Matthew Norman: Anyone would be better than Brown – even Kerry Katona

The mystery is why enough doubt persists for Charles Clarke to feel obliged to launch another Exocet

One of my favourite things about life on this sceptred isle is the limitless British capacity to embrace what once repelled us. It's an extension of Alan Bennett's nostrum that the one requirement to be deemed worthy of the Nobel Prize is reaching 90 years old and being able to eat a boiled egg intact, and I call it Bob Monkhouse Syndrome By Proxy. However derided, distrusted, disregarded and disliked a public figure might be, all they need do is doughtily carry on doing what made them loathed in the first place, and the British veneration for staying power will act as catalyst to convert all those negative feelings into affection.

That metamorphosis is surely underway for a man who has spent years attracting ridicule and contempt for banging on about the identical subject (the monstrousness of Gordon Brown) in the identical tone (visceral personal hatred disguised in a transparent, more-in-sorrow-than-in-anger gown).

Charles Clarke's latest assault is a typically muddled affair, and when he gets it right it is in stating the bleedin' obvious. Everyone agrees that Labour is heading inexorably towards a disaster on the scale of the 1997 Tories (an electoral cataclysm John Major achieved not with the help of a recession, by the way, but in stoic defiance of a very benign economy), and the only scenarios I can imagine that would threaten the inevitability of this are: a) a YouTube film of David Cameron's face, slathered in white powder, emerging from the Frank Bough Memorial PVC Hood at a Max Mosley fancy dress ball; and b) an eve-of-election terrorist strike so atrocious that the electorate is traumatised into holding its nose against the scent of carbolic soap and clinging grimly on to nurse.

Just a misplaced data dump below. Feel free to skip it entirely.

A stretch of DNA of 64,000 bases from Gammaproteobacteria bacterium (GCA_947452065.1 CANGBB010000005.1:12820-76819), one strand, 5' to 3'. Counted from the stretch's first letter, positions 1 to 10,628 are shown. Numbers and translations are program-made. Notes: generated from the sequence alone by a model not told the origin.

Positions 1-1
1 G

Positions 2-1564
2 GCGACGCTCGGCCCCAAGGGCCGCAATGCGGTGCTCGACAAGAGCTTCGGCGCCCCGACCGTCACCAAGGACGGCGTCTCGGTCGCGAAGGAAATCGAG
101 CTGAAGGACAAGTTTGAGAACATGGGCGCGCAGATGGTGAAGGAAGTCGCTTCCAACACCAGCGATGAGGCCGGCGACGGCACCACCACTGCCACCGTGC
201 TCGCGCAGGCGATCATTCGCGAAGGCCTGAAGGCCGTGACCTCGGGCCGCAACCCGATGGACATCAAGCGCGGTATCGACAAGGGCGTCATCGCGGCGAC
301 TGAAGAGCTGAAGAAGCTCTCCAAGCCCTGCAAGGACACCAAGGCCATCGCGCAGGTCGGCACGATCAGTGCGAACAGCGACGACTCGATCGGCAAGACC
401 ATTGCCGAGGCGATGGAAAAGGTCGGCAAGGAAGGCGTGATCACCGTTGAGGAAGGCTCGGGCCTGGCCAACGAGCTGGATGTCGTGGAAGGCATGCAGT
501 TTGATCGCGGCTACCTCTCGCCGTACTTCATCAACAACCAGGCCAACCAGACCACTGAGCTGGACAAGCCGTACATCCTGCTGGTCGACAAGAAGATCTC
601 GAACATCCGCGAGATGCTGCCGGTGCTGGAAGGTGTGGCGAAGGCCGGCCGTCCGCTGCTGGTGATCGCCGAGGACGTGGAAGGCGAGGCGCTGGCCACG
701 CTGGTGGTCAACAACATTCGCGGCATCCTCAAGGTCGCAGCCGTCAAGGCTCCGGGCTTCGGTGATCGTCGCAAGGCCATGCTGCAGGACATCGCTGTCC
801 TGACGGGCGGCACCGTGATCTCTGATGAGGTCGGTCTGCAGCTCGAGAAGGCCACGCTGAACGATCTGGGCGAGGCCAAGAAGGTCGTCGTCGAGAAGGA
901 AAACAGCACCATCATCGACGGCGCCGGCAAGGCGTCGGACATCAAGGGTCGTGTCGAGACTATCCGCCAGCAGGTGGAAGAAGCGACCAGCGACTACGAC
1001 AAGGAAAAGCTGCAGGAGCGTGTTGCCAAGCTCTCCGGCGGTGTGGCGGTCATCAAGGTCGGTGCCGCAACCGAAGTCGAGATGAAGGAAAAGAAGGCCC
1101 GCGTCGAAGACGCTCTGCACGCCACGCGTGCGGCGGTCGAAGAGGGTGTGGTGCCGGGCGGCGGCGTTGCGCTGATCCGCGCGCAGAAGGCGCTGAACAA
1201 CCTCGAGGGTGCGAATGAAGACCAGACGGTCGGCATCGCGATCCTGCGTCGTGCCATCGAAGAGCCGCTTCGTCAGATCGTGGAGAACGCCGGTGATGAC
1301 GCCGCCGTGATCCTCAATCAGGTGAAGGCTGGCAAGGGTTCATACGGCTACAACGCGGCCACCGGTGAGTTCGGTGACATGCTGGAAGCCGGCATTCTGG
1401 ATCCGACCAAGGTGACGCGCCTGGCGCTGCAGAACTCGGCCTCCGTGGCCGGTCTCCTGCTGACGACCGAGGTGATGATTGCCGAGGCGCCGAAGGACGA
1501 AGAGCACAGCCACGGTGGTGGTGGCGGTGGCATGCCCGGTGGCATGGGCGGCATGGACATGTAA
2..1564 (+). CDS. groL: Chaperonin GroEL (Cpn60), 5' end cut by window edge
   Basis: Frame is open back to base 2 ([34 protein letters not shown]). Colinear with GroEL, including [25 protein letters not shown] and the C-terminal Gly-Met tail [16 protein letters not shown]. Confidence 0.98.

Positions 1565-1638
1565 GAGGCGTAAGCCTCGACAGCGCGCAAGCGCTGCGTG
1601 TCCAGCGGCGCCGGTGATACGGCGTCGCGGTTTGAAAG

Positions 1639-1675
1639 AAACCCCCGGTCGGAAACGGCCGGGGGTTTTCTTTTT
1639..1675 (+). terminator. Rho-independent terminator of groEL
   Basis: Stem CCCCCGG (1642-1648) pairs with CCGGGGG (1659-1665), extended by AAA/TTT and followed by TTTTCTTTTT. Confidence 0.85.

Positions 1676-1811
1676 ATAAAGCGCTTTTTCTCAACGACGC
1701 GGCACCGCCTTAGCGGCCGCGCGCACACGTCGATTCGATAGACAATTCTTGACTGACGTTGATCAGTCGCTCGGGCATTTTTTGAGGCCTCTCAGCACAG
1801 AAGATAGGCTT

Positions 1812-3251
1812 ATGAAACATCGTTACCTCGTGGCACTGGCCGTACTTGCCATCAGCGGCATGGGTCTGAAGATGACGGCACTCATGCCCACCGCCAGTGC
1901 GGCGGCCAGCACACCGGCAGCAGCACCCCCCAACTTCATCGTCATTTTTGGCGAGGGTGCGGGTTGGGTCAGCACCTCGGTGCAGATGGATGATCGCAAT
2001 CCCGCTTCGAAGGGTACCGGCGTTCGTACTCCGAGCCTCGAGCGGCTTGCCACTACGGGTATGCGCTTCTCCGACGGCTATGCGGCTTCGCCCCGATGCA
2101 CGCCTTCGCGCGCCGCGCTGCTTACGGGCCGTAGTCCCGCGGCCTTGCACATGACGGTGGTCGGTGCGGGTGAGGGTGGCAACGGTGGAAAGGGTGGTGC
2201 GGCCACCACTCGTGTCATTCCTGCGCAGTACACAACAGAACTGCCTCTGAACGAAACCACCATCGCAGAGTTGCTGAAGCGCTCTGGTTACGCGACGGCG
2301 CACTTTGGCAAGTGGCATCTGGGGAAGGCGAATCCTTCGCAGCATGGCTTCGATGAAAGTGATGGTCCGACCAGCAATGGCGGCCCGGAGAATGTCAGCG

But what of the Hail Mary Pass, any surviving Gordon fans might ask of the last second, touch down-producing 60- yard throw with which quarterbacks occasionally turn defeat into victory? John McCain has just thrown one in the fecund form of Sarah Palin, and although it's too early to tell whether it will reach the wide receiver, it seems at least to have given him an outside chance. Why couldn't Gordon conjure up a stunning game-changer of his own?

The answer to that barely needs stating. McCain is a gambler, a proper, crazy, self-destructive gambler known for bringing the recklessness with which he picks a running mate to the craps table, who'd have called a general election last autumn in half the time it takes to boil a caribou hot dog. Of Gordon's ninnyish terror of rolling the dice, enough and more has been written.

So to Charlie we say: duuurrrgh! Of course Gordon is leading his somnambulists to "utter destruction". Of course he should be replaced yesterday at the latest. Of course anyone – Miliband, Johnson, Straw, Jon Cruddas, Kerry Katona, the late Arthur Mullard; even Charles Clarke – would limit the scale of defeat. This much we know.

The mystery is why enough doubt about all this persists for Charles to feel obliged to launch yet another Exocet? Why are his colleagues so loath to act when any replacement PM has zero chance of doing worse than Gordon, and a good chance of restricting the Tories to a majority that could potentially be reversed after a single election cycle, rather than two or three. This will change if and when Labour loses the by-election in Gordon's Fife backyard, but today he is odds against going quickly, and the germ of an explanation for this lies just beneath the surface of the New Statesman article from which "Charlie Says ... Shoot Gordon NOW!!!" is extracted as a bullet point.